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Long wait for journey home for southerners in Sudan

A barge at Kosti waystation waiting to sail for South Sudan.
© UNICEF Sudan/2012/PKhanna
A barge waiting at Kosti waystation to leave for South Sudan.

More than six months after the secession of South Sudan, thousands of southern Sudanese are still trying to make the journey southwards to start new lives in the recently-formed state. The UN estimates that 700,000 south Sudanese remain in Khartoum and other parts of Sudan, anxious to leave before an April deadline set by the Sudanese authorities.

Priyanka Khanna travelled to Kosti Way Station, 350 kilometres south of Khartoum, one of the most important departure points for families heading to the south.

Kosti Waystation, 26 January 2012 -- A raggedy doll is all that 18-year-old Sabina Saisa has left to remind her of her best friend, Jacqueline.

Sabina, Jacqueline and their families arrived at Kosti Waystation last June to start the journey to their new homeland -- South Sudan.

Jacqueline left in late December aboard an overcrowded barge heading up the Nile towards Juba, capital of South Sudan.

“I was hoping Jacqueline and I would stay together. But now she is gone, and I have no idea where and when I will be able to follow her,” says Sabina tearfully.

Sabina is among an estimated 12,000 southerners who have endured a long and uncomfortable wait at the crowded waystation in order to travel via the only relatively safe route south. The movement of people and their belongings has been excruciatingly slow, and thousands of people have been stranded. Meant as a transit point for no more than 2,000 people, all of Kosti’s facilities are overstretched.

NGOs and UN agencies like IOM, UNHCR, WFP and UNICEF, have been working with limited resources to meet the travellers’ minimum needs. “There are acute shortages of water, food, blankets, sanitation and so on. We are using up our savings waiting here,” says Stephan Badidi, a community leader.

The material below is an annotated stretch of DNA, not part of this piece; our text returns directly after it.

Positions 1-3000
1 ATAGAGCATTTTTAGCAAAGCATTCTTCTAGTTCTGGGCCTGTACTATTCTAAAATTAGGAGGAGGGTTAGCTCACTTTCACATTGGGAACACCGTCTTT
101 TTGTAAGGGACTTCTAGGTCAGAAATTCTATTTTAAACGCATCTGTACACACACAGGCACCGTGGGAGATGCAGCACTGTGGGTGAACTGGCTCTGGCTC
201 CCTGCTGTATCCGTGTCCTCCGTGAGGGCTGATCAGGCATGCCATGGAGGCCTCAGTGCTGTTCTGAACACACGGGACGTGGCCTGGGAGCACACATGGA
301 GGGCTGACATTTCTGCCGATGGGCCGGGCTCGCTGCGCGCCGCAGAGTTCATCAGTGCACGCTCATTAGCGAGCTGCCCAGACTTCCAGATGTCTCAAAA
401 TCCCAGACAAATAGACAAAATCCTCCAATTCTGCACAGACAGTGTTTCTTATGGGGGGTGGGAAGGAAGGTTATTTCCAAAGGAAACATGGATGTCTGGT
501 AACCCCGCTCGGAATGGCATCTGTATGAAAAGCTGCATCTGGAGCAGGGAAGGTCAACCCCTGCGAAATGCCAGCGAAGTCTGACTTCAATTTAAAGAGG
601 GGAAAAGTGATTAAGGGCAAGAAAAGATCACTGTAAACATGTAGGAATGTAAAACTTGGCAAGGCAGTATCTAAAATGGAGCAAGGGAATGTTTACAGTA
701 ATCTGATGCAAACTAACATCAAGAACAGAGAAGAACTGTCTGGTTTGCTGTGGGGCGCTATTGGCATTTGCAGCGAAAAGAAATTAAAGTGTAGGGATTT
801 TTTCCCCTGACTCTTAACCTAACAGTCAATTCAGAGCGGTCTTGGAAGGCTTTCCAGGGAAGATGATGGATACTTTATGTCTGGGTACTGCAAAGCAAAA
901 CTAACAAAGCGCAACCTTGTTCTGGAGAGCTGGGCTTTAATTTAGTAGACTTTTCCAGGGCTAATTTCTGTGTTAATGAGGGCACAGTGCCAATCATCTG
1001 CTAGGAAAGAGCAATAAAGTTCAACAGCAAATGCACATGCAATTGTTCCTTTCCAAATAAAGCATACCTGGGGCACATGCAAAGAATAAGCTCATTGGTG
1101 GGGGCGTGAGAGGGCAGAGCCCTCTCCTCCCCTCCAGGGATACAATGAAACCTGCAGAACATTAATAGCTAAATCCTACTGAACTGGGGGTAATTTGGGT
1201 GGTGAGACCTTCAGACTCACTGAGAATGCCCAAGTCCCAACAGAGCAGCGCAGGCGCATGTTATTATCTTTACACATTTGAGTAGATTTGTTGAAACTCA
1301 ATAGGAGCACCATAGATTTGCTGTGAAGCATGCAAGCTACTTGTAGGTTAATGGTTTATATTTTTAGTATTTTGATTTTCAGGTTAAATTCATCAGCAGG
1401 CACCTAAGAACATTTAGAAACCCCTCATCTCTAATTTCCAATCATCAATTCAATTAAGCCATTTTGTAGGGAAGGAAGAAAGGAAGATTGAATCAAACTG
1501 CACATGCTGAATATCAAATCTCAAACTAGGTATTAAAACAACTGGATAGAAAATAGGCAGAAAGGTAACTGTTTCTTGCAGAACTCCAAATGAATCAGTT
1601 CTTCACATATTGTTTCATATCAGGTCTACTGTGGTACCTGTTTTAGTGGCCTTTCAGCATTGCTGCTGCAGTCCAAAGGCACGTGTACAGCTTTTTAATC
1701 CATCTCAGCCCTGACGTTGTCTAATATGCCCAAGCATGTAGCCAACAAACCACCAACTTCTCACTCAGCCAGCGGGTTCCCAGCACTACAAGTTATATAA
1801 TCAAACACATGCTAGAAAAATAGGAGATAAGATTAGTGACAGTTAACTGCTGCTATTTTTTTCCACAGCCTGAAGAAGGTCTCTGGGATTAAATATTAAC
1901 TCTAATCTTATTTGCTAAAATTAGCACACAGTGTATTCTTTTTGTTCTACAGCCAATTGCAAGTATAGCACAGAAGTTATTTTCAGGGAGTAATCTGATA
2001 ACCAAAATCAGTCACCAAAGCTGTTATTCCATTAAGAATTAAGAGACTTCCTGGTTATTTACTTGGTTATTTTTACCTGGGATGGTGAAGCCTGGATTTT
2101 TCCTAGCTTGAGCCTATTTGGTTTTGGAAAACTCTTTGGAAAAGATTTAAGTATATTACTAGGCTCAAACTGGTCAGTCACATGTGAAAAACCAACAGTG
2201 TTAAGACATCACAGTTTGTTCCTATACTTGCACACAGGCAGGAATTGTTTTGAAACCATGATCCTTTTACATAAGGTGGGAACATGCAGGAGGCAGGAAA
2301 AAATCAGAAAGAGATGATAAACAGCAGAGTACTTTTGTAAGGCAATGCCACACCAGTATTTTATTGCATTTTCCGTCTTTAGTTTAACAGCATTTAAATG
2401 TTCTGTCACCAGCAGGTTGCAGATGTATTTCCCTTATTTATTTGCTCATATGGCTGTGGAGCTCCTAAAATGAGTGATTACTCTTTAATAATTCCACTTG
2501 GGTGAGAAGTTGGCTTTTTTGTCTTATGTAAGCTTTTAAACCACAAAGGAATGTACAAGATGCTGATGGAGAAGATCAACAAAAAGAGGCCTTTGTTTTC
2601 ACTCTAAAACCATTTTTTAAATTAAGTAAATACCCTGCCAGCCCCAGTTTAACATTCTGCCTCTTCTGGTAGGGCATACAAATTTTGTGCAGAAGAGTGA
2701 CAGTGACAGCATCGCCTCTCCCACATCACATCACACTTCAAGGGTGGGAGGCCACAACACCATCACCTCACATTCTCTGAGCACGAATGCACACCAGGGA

Babies have been born here with names like “Meena” -- meaning port -- or “Toub” which means tired.Young children have suffered more than most. Two-year-old Dona Simon fell ill in August and is now being treated at a UNICEF-supported nutrition centre. Young children have suffered more than most. Two-year-old Dona Simon fell ill in August and is now being treated at a UNICEF-supported nutrition centre. With no provision for schools, children are missing out on education.

A child-friendly space in Kosti.
© UNICEF Sudan/2012/PKhanna
A child-friendly space in Kosti.

For the ones who manage to get on the barges, joy knows no bounds. “I know it won’t be easy to start a new life but I am hopeful,” says Ragena Okage, a feisty 40-year-old mother. “I will form women’s groups just like the ones in the camps here,” she says.

As a security volunteer on the barge, Ragena’s already has her work cut out. The journey takes about three weeks and the barge is packed with 3,200 people, way more than capacity. Two children died during the last voyage. Since then, people have been given orientation on barge safety, hygiene and water safety by UNICEF-funded non-government organisations. The most vulnerable have been flown to Juba – including children like 12-year-old Victoria Patrice who was found to be suffering from malaria and typhoid and was taken off a barge moments before it sailed.

Experts say that an estimated 700,000 southerners in Sudan need to acquire Sudanese residency by 08 April as per the deadline set by Khartoum. At the moment, the only way to do that is to go to South Sudan and obtain South Sudanese identification. The UN has been urging the governments of Sudan and South Sudan to issue nationality and residency documentation and to implement fair procedures for southerners. A sense of uncertainty and frustration is discernable among the people, especially after recent reports of ethnic clashes in South Sudan and reports of child recruitment.

But the urge to help each other is palpable and especially evident in the child-friendly space set up by community members for children to play, draw, sing, dance and learn. Hanan John, 30, says: “I bring my son here and make sure every child in my neighbourhood comes here.”

It’s resilience like this that enables people in Kosti to keep smiling. Sabina is the latest volunteer to join the child-friendly space. “Together, we shall overcome,” she says simply.



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